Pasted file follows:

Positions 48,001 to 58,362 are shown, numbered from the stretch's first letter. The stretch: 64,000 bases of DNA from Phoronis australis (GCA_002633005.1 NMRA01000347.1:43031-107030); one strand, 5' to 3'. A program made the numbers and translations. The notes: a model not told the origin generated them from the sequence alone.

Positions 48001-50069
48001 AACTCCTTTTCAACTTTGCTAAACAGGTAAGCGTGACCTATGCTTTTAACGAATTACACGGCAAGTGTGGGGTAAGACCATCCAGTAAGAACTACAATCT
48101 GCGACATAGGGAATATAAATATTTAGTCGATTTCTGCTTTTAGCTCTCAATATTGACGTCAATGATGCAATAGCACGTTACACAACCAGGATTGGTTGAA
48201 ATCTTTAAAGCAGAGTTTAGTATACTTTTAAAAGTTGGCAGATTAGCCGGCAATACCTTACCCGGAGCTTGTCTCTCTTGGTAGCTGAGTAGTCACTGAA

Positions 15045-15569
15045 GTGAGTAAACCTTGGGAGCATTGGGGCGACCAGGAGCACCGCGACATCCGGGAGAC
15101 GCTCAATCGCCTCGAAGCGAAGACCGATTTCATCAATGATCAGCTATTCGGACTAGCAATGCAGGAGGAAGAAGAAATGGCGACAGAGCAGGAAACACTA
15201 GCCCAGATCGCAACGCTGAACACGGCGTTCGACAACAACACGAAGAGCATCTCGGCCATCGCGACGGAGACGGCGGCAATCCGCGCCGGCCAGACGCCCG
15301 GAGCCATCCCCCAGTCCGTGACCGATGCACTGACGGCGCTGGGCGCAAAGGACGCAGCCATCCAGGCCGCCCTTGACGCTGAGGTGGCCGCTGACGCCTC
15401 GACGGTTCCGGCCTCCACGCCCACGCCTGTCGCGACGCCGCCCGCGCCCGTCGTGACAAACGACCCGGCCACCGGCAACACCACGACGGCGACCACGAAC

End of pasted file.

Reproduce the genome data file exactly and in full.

Positions 48,001 to 58,362 are shown, numbered from the stretch's first letter. The stretch: 64,000 bases of DNA from Phoronis australis (GCA_002633005.1 NMRA01000347.1:43031-107030); one strand, 5' to 3'. A program made the numbers and translations. The notes: a model not told the origin generated them from the sequence alone.

Positions 48001-50069
48001 AACTCCTTTTCAACTTTGCTAAACAGGTAAGCGTGACCTATGCTTTTAACGAATTACACGGCAAGTGTGGGGTAAGACCATCCAGTAAGAACTACAATCT
48101 GCGACATAGGGAATATAAATATTTAGTCGATTTCTGCTTTTAGCTCTCAATATTGACGTCAATGATGCAATAGCACGTTACACAACCAGGATTGGTTGAA
48201 ATCTTTAAAGCAGAGTTTAGTATACTTTTAAAAGTTGGCAGATTAGCCGGCAATACCTTACCCGGAGCTTGTCTCTCTTGGTAGCTGAGTAGTCACTGAA

Positions 15045-15569
15045 GTGAGTAAACCTTGGGAGCATTGGGGCGACCAGGAGCACCGCGACATCCGGGAGAC
15101 GCTCAATCGCCTCGAAGCGAAGACCGATTTCATCAATGATCAGCTATTCGGACTAGCAATGCAGGAGGAAGAAGAAATGGCGACAGAGCAGGAAACACTA
15201 GCCCAGATCGCAACGCTGAACACGGCGTTCGACAACAACACGAAGAGCATCTCGGCCATCGCGACGGAGACGGCGGCAATCCGCGCCGGCCAGACGCCCG
15301 GAGCCATCCCCCAGTCCGTGACCGATGCACTGACGGCGCTGGGCGCAAAGGACGCAGCCATCCAGGCCGCCCTTGACGCTGAGGTGGCCGCTGACGCCTC
15401 GACGGTTCCGGCCTCCACGCCCACGCCTGTCGCGACGCCGCCCGCGCCCGTCGTGACAAACGACCCGGCCACCGGCAACACCACGACGGCGACCACGAAC